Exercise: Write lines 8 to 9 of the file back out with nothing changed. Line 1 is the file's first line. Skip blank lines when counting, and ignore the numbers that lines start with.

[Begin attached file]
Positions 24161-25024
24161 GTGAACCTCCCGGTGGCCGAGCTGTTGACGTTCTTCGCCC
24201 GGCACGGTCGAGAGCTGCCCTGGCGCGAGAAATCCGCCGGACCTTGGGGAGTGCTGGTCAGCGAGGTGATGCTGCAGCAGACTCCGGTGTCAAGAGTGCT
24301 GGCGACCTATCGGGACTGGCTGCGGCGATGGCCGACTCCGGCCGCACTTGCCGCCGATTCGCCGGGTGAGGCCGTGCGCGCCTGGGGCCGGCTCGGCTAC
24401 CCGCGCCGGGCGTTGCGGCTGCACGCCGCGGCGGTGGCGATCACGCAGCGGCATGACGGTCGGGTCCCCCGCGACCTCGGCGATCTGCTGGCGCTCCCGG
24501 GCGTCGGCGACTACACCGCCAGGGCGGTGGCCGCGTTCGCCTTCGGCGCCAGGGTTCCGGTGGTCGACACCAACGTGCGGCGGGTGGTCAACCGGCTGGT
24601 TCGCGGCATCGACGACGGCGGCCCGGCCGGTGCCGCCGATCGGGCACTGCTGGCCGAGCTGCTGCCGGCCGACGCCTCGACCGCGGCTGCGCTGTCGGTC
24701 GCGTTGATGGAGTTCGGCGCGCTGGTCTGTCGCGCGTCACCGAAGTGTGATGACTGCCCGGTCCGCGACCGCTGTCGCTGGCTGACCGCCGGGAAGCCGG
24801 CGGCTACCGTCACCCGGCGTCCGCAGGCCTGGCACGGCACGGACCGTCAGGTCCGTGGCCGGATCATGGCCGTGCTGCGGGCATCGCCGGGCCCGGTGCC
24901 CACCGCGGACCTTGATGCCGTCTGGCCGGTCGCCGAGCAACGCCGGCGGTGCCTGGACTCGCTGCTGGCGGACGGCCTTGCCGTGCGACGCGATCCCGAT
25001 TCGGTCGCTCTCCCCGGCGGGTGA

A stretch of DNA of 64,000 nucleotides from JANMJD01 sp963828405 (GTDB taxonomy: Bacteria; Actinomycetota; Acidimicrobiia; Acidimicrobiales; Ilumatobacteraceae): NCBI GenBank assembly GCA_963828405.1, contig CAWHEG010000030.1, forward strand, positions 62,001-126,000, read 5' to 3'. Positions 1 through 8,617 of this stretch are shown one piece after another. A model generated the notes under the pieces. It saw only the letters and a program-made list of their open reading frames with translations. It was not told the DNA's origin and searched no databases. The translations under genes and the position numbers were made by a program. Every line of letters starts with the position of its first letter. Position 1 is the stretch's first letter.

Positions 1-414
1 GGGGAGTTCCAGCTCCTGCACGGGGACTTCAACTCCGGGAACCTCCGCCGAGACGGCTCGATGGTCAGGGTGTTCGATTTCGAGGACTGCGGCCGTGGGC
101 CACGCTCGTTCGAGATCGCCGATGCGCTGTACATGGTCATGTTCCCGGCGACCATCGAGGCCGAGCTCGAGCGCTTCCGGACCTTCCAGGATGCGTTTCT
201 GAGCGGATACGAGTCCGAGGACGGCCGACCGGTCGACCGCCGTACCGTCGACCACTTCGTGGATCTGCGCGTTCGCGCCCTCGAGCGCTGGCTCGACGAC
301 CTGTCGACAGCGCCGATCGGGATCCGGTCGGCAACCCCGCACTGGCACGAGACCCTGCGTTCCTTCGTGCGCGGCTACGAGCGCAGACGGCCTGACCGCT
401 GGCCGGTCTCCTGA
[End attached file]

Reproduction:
24701 GCGTTGATGGAGTTCGGCGCGCTGGTCTGTCGCGCGTCACCGAAGTGTGATGACTGCCCGGTCCGCGACCGCTGTCGCTGGCTGACCGCCGGGAAGCCGG
24801 CGGCTACCGTCACCCGGCGTCCGCAGGCCTGGCACGGCACGGACCGTCAGGTCCGTGGCCGGATCATGGCCGTGCTGCGGGCATCGCCGGGCCCGGTGCC